May 17, 2022
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The price of security is an ever-present vigilance. This key awareness is at the heart of every effective loss prevention strategy deployed by a jeweler or jewelry business both on-premises and while traveling off-premises.

Sounds simple enough, right?

Yet it requires an extreme commitment and discipline on the part of every individual involved in the jewelry operation to assure sound security procedures remain a consistent factor in how a jeweler and their team deport themselves in the face of myriad and changing security challenges.

This critical awareness is especially important when it comes to jewelers traveling away from their homes and businesses.

Jewelers must always remain cognizant of the central truth of the Jewelers Security Alliance (JSA)— security starts at home. JSA provides sound security advice regarding jewelers being safe at home. The residential security procedures outlined in their Manual of Jewelry Security remain indispensable information every jeweler needs to review and then discuss with their family. 

Being a member of the jewelry industry potentially places your home and loved ones residing there at increased risk. Understanding these special exposures to loss can help you and your family better prepare to reduce these threats to your security. This preparation and proactive planning will not eliminate the potential for loss but can help you mitigate your exposures to loss. Remember, when it comes to being a jeweler safe at home, failing to plan is planning to fail. Traveling to and from your place of business can also expose you to additional potential loss. 

This movement can be observed over time by interested third parties with criminal intent. For many years, before the extensive utilization of GPS tracking technology, criminals have been able to effectively track a jeweler by applying both active and passive surveillance over the jeweler's preferred daily routes both to and from the jeweler’s place of business.

Active surveillance tactics include following a jeweler in a vehicle or multiple vehicles en route. 

Passive surveillance tactics include criminals positioning themselves along the jeweler’s preferred daily route to note date and times the jeweler passes by the fixed surveillance location over days, weeks or even months to discern the jeweler’s travel patterns.

It’s essential for every jeweler to vary their routes to and from their place of business with the objective to be less predictable regarding both time and place.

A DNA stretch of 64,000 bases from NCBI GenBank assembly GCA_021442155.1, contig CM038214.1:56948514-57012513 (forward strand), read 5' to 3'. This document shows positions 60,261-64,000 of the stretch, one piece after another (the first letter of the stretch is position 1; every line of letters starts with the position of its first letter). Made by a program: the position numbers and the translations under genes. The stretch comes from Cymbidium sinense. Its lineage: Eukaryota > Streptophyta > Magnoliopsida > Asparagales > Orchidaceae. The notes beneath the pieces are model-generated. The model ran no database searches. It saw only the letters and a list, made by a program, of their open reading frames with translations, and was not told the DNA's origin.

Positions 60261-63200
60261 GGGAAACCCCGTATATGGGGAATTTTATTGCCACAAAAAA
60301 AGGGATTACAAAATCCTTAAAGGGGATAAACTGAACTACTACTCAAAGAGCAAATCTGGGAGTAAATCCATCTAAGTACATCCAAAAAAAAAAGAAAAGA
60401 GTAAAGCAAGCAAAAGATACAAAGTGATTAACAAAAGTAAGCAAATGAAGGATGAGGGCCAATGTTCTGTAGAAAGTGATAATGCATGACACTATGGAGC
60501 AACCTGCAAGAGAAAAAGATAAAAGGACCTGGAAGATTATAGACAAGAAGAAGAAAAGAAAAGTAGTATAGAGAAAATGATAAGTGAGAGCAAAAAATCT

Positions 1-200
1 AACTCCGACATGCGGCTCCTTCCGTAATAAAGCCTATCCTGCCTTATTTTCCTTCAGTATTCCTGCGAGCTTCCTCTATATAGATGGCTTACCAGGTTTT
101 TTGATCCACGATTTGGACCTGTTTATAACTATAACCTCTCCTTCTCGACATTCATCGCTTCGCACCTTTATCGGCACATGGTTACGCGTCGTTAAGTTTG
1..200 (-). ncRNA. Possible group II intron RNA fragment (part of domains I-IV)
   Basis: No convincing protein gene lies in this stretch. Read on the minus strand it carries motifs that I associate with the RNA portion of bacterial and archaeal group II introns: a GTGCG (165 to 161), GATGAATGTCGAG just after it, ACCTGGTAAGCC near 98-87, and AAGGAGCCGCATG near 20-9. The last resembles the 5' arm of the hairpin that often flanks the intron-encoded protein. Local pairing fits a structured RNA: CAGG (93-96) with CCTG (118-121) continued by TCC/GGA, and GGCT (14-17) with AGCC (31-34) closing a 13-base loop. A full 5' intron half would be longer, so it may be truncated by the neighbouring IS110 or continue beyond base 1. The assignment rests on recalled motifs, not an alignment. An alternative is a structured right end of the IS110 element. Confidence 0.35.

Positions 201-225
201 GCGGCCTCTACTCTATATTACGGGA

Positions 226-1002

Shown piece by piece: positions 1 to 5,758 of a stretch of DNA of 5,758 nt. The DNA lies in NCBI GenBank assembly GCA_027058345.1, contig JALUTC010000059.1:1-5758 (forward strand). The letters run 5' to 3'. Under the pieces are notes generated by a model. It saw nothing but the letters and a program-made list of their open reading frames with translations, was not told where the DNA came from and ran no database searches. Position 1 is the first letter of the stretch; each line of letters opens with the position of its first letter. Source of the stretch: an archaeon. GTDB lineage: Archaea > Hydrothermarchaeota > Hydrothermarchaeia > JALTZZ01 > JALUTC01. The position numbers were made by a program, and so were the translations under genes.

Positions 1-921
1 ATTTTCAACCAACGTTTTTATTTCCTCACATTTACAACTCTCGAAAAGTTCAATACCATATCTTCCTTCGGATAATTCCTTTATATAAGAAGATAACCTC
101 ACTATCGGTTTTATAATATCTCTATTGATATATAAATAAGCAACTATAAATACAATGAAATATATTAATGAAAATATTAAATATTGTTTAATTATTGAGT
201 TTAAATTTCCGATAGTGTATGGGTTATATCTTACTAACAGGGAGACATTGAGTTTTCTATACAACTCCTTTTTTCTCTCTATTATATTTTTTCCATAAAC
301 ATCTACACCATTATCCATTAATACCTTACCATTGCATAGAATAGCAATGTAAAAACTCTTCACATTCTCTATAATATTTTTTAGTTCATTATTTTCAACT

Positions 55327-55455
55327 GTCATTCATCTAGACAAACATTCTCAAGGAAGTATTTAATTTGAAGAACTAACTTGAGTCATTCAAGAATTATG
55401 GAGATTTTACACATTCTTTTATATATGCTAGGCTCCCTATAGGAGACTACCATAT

Try to have at least three different viable routes to reach your business before leaving the safety of your home.
  • One route will vary multiple times during the week.
  • A secondary route to take if you suspect you’re being followed. This secondary route should allow you to safely confirm/verify you are being actively followed by one or multiple suspicious vehicles. 
  • A third route will allow you to immediately proceed to utilize evasive driving techniques to a pre-identified place of safety to go when you feel threatened.

It’s important to report all suspicious activity to local law enforcement and share this intelligence with members of your team traveling to and from the business.

Upon arriving at the place of business, you and your team members should religiously observe the sound two-party opening procedures outlined and recommended in the JSA Manual of Security and A Jeweler’s Guide to 24/7 Security

One party is watched by the other located in a remote safe distance from the business. The remote observing party should be equipped with a cellphone to call for assistance should the need arise.

The opening party should open, lock the door behind them, turn off the burglar alarm, and conduct a thorough interior search of the protected property. Once completed, the opening party provides the observing party an ‘all clear’ to approach and be allowed to enter the business. The doors will remain locked until the jewelry is removed and set out for the usual business day and the business officially opens.

These procedures should be reversed when it’s time to close for the day.

Interested third parties with criminal intent ‘casing’ the jewelry business will be observing these procedures over time to determine any/ all weak links in the store security they can exploit. 

Opening and closing times remain a special period of vulnerability for retail jewelers, especially when opening and closing procedures are inconsistently observed.

Jewelers Mutual Group offers a Jeweler’s Guide to 24/7 Security that provides valuable recommendations from opening your jewelry business each morning until the last employee leaves.

You can also visit The Clarity Blog for more safety and security recommendations for your jewelry business.

Interested in other tips, tools, and techniques aimed at helping you run a more secure and successful jewelry business? Browse more of our Business Tips.

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